Editorial: An Amazin' 50-year love affair

A team photo of the 1969 World Champion A team photo of the 1969 World Champion New York Mets. From left, front row: trainer Gus Mauch, coach Joe Pignatano, coach Rube Walker, coach Yogi Berra, coach Eddie Yost, assistant trainer Joe Deer. second row: Tug McGraw, Garey Gentry, Al Weis, Cleon Jone, manager Gil Hodges, Jerry Grote, Bud Harrelson, Ed Charles, Rod Gaspar, Duffy Dyer. THIRD ROW: Jim McAndrew, Tommie Agee, Cal Koonce, Ken Boswell, Tom Seaver, Jerry Koosman, Ron Swoboda, Wayne Garrett, Bobby Pfell, traveling secretary LouNiss. TOP ROW: equipment manager Nick Torman, J.C. Martin, Ron Taylor, Ed Kranepool, Don Cardwell, Donn Clendenon, Nolan Ryan, Art Shamsky, Jack DiLauro, clubhouse Roy Neuer. Photo Credit: AP Photo

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Love hurts, as Mets fans know only too well -- for a half-century now.

It's a love born of frustration, when the Dodgers and the Giants fled to the West Coast in 1957, leaving New York without a National League team.

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The 1962 Mets played in the Polo Grounds, the misshapen, abandoned home of the Giants. Their caps featured Giants orange and Dodgers blue, and former Dodgers greats like Gil Hodges and a Giants legend, Willie Mays, played their final games in those colors.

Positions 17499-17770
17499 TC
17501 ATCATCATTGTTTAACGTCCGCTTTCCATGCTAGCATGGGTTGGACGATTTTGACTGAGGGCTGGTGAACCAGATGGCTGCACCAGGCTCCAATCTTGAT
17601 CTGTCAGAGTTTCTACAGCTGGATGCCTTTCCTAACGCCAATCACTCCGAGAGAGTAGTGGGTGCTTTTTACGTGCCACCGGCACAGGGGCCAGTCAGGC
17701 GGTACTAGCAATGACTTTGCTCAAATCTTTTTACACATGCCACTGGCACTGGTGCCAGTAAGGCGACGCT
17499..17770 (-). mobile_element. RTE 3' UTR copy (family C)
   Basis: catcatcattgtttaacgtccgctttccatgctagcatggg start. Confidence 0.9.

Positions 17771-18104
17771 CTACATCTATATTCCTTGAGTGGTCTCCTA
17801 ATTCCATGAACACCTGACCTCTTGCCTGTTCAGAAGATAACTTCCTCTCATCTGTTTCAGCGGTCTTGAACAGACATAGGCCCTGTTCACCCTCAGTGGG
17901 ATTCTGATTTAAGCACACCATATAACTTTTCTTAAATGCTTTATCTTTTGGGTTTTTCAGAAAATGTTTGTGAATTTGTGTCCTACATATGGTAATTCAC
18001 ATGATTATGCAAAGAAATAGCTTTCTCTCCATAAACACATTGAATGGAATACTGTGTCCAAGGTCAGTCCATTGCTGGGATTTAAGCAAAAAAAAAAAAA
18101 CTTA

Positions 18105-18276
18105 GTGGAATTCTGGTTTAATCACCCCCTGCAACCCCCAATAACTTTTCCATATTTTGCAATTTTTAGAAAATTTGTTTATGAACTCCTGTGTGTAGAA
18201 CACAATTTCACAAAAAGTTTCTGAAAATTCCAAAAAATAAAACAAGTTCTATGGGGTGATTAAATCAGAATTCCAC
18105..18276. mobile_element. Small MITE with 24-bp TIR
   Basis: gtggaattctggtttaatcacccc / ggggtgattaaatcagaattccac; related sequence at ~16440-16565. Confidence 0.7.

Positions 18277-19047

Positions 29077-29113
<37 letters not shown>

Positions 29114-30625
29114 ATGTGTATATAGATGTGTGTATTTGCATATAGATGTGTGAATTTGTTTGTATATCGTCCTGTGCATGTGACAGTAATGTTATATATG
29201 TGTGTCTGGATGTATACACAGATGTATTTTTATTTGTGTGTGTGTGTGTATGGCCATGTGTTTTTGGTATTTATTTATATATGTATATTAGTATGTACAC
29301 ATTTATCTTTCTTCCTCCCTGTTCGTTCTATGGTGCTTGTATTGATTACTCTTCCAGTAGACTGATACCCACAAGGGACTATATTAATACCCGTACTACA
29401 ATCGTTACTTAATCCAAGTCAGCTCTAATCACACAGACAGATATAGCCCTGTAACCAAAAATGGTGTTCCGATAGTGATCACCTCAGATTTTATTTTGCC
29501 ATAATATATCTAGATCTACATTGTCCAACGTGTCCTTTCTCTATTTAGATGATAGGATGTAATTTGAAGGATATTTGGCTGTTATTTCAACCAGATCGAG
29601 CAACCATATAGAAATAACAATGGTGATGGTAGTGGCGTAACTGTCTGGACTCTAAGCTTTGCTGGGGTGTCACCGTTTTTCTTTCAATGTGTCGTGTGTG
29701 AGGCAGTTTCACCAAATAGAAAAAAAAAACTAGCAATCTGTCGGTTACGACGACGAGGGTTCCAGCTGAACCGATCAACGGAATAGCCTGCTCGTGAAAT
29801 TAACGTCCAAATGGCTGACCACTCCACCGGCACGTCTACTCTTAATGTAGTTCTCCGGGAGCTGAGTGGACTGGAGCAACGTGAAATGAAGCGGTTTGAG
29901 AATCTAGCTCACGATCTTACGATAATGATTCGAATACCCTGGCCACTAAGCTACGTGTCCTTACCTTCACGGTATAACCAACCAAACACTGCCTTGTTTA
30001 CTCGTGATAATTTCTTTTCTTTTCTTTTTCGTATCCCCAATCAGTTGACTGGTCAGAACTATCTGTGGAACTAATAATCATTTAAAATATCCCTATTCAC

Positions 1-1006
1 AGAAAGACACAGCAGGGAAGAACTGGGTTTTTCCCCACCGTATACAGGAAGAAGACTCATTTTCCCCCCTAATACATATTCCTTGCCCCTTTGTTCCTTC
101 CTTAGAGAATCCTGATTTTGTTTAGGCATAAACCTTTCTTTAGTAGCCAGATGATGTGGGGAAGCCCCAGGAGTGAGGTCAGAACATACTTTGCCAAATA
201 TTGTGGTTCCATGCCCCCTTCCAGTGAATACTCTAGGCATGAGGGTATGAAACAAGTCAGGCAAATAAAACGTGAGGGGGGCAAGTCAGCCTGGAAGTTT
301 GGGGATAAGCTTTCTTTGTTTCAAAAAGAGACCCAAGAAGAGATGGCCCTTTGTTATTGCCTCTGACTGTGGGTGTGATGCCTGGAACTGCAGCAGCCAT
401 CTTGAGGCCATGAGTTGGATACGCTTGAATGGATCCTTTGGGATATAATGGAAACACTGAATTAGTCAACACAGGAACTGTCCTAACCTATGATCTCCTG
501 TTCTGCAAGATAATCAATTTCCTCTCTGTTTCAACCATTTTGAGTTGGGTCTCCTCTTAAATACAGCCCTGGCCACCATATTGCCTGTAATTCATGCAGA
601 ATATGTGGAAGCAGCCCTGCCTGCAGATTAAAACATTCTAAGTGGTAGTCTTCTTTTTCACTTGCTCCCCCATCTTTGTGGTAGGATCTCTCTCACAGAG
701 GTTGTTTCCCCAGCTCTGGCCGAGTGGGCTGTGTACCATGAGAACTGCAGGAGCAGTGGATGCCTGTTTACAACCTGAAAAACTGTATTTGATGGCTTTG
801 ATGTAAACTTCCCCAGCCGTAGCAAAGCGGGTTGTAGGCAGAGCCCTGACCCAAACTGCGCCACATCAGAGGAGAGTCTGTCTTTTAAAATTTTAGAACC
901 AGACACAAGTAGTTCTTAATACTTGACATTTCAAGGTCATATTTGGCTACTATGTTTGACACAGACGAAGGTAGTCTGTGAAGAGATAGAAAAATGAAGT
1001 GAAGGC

The 1962 Mets were epochally bad, losing 120 games -- a modern-era record. But the fans loved them anyway.

They loved the zany Mets, like Marv Throneberry, who turned a triple into an out by failing to touch not one but two bases, and later Jimmy Piersall, who touched them all after a home run, but ran it out facing backward.

In time, they loved the young, overachieving Mets, like Tom Seaver and Bud Harrelson, who led them to World Series glory in 1969. They loved the wayward Mets, like Darryl Strawberry and Dwight Gooden, key players in the only other Mets championship, in 1986. And they love today's promising young players, like Ike Davis and Lucas Duda.

Recent times have been lean: late-season collapses, endless injuries and a shrunken payroll. But new, homegrown players offer hope. There will be up and down times at Citi Field, as there were at Shea. Through it all, bet on this: The fans will still love their Mets.

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